There’s a chance Polke may have used Einstein’s title ironically. Born in Germany in 1941, the artist grew up witness to how Nazi ideology had perverted German society. The experience left him with a profound antipathy to seductive narratives of order or progress. Art, he felt, was a way to fight “against the madness of facts.” Polke might have seen in Negerplastik another attempt to impose restrictive order on a culture brimming with inventiveness. But there’s also another reading of the painting I want to entertain, in which Polke’s intention is to pay oblique homage to Einstein. In 1968, the same year he made Negerplastik, Polke also produced a number of paintings satirizing the aesthetic conventions of abstraction. Those works include his masterpiece Modern Art (1968), which turns the smears and swirls of Abstract Expressionism into decorative motifs. In the year of “revolution in the air,” Polke implies that Modernism has run its course. Its capacity to startle society into new ways of seeing has been reduced to empty stylistic gestures.


Sigmar Polke, Polke als Astronaut (Polke as Astronaut), 1968. Promised gift of a private collection to the San Francisco Museum of Modern Art © The Estate of Sigmar Polke, Cologne / DACS 2021 Sigmar Polke 

The latter 1960s also saw Polke work on a set of paintings for which he substituted patterned fabric for canvas. Pictures like Beans (1965), Woman at the Mirror (1966) and Polke as Astronaut (1968) feature the type of cheap printed textiles found in domestic environments. Their use evokes the archetypal interior of petit bourgeois German homes. Perhaps here Polke was registering his contempt for the veil of propriety and denial that German society had drawn down over Nazi period in the era of post-war prosperity. Negerplastik’s backdrop of yellow fabric patterned with twee woodland creatures makes it kin to this series. But the careless lines of paint drizzled on top of the medical tape also relate it to Abstract Expressionist pastiches like Modern Art. In Negerplastik the impotence of Modernism becomes all the more shaming for being set against the failure of Germany to reckon with its wartime past.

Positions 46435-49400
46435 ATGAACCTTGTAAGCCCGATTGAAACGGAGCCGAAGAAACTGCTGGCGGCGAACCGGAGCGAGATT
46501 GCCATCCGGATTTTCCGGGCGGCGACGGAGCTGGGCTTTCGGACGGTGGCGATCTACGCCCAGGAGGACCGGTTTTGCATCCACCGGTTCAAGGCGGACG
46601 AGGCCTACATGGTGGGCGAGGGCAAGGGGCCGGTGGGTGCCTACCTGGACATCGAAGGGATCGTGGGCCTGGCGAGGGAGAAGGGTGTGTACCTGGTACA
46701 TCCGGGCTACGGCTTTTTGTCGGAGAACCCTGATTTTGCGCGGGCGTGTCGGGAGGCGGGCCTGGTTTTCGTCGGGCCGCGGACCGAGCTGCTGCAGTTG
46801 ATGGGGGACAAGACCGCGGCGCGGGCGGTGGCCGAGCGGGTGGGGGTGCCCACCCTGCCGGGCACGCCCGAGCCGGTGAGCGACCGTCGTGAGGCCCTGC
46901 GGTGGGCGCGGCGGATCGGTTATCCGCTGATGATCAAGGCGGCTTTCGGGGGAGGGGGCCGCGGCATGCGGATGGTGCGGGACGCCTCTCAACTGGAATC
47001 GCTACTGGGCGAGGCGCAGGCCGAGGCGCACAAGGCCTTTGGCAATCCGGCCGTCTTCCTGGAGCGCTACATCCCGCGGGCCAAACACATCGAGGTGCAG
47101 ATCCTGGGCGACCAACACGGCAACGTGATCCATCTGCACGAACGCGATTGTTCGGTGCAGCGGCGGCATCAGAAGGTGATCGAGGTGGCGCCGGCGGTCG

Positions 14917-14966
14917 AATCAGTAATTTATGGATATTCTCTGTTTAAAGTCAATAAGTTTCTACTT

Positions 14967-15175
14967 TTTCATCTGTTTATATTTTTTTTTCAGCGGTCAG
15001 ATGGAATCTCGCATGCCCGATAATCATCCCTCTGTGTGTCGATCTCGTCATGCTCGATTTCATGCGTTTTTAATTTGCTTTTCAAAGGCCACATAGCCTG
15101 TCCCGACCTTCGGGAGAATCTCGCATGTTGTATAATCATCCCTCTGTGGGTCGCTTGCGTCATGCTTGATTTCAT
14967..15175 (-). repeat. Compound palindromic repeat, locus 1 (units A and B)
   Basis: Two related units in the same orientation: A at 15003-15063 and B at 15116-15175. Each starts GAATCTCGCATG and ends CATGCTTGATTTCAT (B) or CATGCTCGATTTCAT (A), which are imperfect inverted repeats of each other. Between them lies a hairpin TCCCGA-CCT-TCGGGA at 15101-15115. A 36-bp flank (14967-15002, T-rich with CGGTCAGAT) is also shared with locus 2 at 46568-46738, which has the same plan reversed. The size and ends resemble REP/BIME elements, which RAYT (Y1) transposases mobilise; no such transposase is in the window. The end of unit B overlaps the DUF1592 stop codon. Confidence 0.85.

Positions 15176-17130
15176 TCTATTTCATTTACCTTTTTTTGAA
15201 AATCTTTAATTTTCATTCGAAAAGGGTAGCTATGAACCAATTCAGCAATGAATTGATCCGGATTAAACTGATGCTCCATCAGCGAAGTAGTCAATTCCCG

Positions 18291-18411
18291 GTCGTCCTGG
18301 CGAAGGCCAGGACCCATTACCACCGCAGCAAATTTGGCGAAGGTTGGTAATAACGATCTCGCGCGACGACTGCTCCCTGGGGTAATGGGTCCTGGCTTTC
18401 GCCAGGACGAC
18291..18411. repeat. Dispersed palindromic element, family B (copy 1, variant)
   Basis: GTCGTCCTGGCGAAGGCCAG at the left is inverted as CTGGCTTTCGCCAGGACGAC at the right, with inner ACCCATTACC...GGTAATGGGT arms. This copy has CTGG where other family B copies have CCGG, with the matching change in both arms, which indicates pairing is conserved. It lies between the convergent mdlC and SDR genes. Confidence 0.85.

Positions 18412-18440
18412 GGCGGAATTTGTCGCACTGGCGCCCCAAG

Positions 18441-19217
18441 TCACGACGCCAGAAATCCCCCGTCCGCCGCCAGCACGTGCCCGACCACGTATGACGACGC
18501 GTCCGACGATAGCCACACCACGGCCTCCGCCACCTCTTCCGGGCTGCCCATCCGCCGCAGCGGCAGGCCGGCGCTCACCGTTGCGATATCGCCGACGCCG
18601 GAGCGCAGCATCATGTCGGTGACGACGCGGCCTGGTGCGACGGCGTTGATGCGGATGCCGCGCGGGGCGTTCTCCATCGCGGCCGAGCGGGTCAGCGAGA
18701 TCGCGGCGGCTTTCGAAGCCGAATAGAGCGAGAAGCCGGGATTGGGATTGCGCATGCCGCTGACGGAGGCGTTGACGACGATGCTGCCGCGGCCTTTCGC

As for Einstein, a follow-up book on African art provided the scholarly depth missing from Negerplastik and his reputation as a critic continued to grow through subsequent years. A communist sympathizer in the 1930s, his writing was animated by a fervent belief in the potential of art to help shape a better future. But with fascism’s rise in Europe, he became disenchanted by its inability to engage with society. “To make art today is basically a pretext for avoiding danger,” he wrote. In 1936, Einstein went to fight with the Republican cause in the Spanish Civil War. During World War II his communist beliefs made him a target of the Nazi regime. Trapped in occupied Southern France in 1940 and facing capture by German troops, he chose instead to take his own life by jumping from a bridge. Given the breadth of his erudition — his personal library contained tens of thousands of volumes — Polke may well have known about the later course of Einstein’s life. In which case, we can see in Negerplastik both as a caution against complacency in art and society and a testament to a figure whose final act was performed in resistance to the forces of oppression.


Ekow Eshun is Chairman of the Fourth Plinth Commissioning Group, overseeing the most prestigious public art programme in the UK, and the former Director of the ICA, London. He is the author of Africa State of Mind: Contemporary Photography Reimagines a Continent, nominated for the Lucie Photo Book Prize, and Black Gold of the Sun, nominated for the Orwell prize. His writing has appeared in publications including the New York Times, Financial Times and The Guardian. He is a Contributing Editor at Wallpaper magazine.